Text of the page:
With a display worthy of its location three blocks from the new Whitney Museum and the High Line, The William Kaufman Organization (WKO) has launched a publicly-accessible art gallery within its 2 Gansevoort Street office building in the Meatpacking District.
An immersive contemporary art exhibition is located inside the lobby of the landmarked, nine-story office property, situated at the intersection of West 13th, Horatio and Gansevoort Streets.
Upon entering the lobby, which is open to the general public, guests encounter a floor-to-ceiling, seven by 12 ft illuminated art portal on the sides of the entrance and on the ceiling, as well as an 18 by 11 ft. panel behind the lobby desk. This configuration will allow visitors to visually immerse themselves in outdoor locales.
Hamburg-based independent photographer and artist Kevin McElvaney, who has shown his work internationally and is renowned for the “RefugeeCameras” project featured in VICE and The Atlantic, is the inaugural artist in what will be a rotating series of exhibitions of art that will be displayed in the gallery.
According to WKO CEO Jonathan Kaufman Iger, the real estate operator who is also the chairman of the Meatpacking District BID Board of Directors, the Gallery at 2 Gansevoort is meant to serve as a natural outgrowth and extension of the neighborhood’s cultural amenities.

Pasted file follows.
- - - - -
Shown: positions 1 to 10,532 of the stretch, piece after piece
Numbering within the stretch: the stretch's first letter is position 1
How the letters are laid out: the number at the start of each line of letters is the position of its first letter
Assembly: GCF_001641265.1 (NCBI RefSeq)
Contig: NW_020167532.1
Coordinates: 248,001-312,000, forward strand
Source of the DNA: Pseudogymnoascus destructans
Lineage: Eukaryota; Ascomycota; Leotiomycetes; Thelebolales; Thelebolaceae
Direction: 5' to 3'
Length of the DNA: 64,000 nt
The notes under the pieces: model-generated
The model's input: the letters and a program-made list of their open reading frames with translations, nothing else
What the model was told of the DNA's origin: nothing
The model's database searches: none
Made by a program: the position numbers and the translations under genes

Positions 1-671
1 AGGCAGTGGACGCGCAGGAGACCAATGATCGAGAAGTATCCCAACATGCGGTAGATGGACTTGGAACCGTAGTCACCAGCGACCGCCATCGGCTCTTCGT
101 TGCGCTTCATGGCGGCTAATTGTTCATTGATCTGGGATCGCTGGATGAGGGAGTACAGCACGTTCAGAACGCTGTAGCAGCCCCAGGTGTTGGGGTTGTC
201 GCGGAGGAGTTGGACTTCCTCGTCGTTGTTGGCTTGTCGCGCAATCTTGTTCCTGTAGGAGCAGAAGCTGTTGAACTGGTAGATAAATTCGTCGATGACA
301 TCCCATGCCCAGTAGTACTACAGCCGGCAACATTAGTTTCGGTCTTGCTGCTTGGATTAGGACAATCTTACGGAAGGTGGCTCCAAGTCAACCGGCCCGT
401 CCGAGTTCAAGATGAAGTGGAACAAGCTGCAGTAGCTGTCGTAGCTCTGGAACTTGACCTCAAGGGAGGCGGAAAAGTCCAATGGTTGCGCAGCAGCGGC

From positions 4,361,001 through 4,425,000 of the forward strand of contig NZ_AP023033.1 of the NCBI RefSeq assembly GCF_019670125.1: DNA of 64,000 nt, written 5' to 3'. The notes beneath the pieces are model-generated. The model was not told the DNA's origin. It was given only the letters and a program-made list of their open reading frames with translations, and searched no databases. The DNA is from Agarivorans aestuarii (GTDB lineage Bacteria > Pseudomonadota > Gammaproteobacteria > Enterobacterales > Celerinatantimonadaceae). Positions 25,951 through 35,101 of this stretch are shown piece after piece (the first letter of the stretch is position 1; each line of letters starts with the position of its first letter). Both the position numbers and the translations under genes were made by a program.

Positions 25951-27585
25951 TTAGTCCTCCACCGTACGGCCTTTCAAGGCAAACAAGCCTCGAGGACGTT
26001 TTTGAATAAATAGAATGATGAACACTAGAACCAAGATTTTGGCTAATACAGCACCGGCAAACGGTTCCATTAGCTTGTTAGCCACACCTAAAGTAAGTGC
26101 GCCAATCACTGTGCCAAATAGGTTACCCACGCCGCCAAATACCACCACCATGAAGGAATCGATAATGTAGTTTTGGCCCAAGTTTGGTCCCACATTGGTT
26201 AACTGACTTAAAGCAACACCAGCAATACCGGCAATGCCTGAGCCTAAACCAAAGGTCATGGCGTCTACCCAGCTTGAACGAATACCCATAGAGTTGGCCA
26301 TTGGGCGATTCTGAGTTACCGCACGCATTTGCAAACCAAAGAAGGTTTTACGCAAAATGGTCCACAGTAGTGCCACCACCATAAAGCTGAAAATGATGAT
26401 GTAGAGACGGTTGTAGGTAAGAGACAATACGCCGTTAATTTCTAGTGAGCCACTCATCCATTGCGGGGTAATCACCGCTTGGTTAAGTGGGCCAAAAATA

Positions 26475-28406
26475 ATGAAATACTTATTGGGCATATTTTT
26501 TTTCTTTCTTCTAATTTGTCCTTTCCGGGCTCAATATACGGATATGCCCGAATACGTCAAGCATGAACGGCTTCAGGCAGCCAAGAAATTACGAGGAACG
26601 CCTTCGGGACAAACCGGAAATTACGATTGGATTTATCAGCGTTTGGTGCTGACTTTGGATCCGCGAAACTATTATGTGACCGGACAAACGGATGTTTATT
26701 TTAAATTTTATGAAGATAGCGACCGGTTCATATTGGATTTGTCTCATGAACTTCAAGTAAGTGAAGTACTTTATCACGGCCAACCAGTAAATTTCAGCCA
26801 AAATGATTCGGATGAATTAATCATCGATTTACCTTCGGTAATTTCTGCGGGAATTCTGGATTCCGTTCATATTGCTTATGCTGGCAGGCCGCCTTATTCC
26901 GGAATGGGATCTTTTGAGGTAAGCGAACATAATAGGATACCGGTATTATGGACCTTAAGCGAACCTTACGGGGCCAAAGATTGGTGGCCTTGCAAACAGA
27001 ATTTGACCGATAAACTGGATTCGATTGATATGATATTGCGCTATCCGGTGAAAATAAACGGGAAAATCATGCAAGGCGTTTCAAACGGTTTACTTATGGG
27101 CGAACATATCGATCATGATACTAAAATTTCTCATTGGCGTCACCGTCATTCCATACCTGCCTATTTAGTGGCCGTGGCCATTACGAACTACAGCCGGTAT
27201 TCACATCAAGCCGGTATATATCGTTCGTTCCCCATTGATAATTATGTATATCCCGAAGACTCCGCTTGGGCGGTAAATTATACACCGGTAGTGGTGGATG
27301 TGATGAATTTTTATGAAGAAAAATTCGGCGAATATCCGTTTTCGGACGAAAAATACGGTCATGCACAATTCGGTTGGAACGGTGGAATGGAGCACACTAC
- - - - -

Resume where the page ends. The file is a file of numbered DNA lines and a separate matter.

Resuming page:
“Our hope is that the Gallery at 2 Gansevoort will quickly become a “must-see” destination in its own right for those going to and from the Whitney, as well as others who are visiting the Meatpacking District on any given day,” he said. “We expect to open more people’s eyes to contemporary photography by displaying it in such an unorthodox and progressive space.”
Hamburg-based global art collective DerbeLight and architecture firm Fogarty Finger worked with WKO to design and reimagine the existing lobby space at 2 Gansevoort, which will display photography by contemporary artists on a rotating, six-month schedule. The ultra-high-resolution photographs are printed on a stretched white fabric and backlit by massive LED lightboxes mounted on the walls.
According to Iger, the exhibition also pays homage to the company’s longtime roots of integrating art into real estate. The company developed their first class-A commercial office building at 711 Third Avenue in the early 1950s, commissioning a mosaic mural designed by artist Hans Hoffman that encompassed the entire elevator core of the lobby, which is still on view today. WKO is also known for two iconic sculptures in the plaza areas of 777 Third Avenue: the “Big Red Swing,” an interactive pop-art sculpture by artist Theodore Ceraldi and “Contrappunto,” a rotating stainless-steel sculpture at the front entrance by Brooklyn-based artist Beverly Pepper.
Built in 1912 and originally designed as a warehouse and trade school, the 210,000 s/f 2 Gansevoort was acquired by the William Kaufman Organization in 1948. Current tenants include Theory, Ennead Architects, and Coronado Biosciences.